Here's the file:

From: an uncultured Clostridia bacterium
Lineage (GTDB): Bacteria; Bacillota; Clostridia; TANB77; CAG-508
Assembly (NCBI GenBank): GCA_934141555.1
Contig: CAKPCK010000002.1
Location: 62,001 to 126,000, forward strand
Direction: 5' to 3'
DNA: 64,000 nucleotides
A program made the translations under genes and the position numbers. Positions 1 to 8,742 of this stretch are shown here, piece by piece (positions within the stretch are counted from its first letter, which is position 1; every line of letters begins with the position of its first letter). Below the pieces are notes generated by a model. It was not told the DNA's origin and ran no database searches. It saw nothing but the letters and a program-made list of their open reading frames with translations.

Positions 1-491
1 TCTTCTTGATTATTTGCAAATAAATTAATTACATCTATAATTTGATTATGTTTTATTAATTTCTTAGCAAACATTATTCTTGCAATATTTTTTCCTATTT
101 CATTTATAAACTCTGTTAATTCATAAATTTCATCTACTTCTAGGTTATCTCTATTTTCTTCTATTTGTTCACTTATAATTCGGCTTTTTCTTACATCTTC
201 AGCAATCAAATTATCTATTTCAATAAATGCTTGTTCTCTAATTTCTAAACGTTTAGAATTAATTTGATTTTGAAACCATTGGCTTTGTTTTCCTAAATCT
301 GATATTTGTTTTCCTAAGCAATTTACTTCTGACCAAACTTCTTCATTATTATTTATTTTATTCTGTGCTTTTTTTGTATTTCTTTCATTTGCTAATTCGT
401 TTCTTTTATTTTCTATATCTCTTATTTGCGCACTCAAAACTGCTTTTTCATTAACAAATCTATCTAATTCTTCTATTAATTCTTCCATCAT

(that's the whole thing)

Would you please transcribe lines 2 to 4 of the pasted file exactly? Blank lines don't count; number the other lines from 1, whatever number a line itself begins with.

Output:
Lineage (GTDB): Bacteria; Bacillota; Clostridia; TANB77; CAG-508
Assembly (NCBI GenBank): GCA_934141555.1
Contig: CAKPCK010000002.1